The Stars defense shined during this run. Setting aside two empty-netters, the team allowed just 17 goals in those 11 games with a smothering 1.55 goals against average. That was a product of suffocating defensive play (Dallas skaters suppressed five-on-five shot quality against far better than they had over the first 70 games) and Dallas goaltenders, most notably Jake Oettinger, allowed 40 percent fewer goals than expected even in those rare circumstances where Dallas defenders conceded a shot at all. 

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This strong play carried over to Dallas’s first-round series against the Minnesota Wild. Aside from one empty-netter, Dallas allowed just 13 goals in six games and suppressed shot quality against at a rate 21 percent better than league average. Dallas was particularly staunch in the high-danger scoring areas between the face-off circles and at the front of the goal. For his part, Oettinger started all six games, tallied a .929 save percentage, and saved 4.72 goals more than expected, per Evolving Hockey. Dallas paired this sound defensive play with just enough offense to dispatch the Wild, 4-to-2, with the final win coming on Friday, April 28.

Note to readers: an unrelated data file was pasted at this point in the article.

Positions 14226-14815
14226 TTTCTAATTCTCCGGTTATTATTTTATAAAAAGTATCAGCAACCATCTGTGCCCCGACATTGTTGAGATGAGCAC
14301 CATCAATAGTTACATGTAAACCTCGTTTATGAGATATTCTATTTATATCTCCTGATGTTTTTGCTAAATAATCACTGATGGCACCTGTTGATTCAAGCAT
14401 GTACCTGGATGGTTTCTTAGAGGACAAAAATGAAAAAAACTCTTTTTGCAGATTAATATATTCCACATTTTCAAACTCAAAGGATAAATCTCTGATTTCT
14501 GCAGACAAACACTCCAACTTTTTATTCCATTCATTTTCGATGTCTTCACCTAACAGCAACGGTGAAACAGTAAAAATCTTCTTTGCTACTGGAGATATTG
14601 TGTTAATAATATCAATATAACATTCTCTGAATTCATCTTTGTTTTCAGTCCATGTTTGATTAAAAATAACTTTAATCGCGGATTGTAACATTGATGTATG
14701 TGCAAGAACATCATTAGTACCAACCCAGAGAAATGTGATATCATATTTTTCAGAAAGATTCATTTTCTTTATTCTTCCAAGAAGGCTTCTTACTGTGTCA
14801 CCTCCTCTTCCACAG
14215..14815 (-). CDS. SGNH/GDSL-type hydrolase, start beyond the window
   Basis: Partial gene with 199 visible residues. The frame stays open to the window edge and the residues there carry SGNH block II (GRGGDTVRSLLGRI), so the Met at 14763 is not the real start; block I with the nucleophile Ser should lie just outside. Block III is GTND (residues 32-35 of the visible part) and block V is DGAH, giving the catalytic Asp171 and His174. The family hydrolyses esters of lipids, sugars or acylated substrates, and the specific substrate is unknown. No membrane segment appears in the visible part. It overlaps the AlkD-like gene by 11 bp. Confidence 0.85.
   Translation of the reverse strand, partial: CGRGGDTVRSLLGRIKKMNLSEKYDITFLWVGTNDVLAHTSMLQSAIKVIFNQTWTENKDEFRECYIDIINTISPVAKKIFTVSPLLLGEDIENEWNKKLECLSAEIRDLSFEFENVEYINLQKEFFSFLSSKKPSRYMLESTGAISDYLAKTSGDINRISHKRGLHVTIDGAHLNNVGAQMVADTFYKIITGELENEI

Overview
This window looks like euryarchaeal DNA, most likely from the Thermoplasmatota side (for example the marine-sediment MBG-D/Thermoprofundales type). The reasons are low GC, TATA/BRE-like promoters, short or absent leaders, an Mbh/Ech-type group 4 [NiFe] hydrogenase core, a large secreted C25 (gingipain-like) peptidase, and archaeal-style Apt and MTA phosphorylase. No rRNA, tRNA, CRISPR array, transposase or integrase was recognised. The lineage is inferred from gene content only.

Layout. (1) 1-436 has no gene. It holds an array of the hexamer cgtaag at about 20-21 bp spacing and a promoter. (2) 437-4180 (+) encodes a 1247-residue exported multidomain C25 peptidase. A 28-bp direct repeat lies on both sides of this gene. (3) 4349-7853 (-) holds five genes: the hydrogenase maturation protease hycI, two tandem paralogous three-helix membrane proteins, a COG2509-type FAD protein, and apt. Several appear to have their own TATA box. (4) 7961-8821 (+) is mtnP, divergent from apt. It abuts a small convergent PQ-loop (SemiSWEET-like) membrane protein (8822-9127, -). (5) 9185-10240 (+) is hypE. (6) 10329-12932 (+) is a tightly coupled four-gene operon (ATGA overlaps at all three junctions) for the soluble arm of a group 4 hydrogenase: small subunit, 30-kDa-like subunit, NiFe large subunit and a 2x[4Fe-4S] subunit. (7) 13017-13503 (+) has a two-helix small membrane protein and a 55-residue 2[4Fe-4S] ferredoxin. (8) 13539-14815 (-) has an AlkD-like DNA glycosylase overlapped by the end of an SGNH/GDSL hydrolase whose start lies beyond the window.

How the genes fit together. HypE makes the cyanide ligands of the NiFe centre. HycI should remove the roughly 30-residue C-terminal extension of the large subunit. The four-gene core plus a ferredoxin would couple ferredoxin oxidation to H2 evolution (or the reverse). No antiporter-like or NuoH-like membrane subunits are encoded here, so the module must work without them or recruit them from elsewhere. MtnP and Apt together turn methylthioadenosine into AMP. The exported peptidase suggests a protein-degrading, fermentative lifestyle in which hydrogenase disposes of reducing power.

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Snapshot: Kraken vs. Stars

Compared with the Colorado Avalanche, the Dallas Stars have a deeper roster of top-scoring talent, with six forwards notching more than twenty goals: Jason Robertson (46), Roope Hintz (37), Jamie Benn (33), Joe Pavelski (28), Wyatt Johnston (24), and Tyler Seguin (21). This gives the Stars the ability to deploy at least two threatening offensive lines, whereas it often seemed that Colorado only had one. Add in superstar two-way defenseman Miro Heiskanen and the Dallas Stars have a lineup with the ability to score their way out of problems.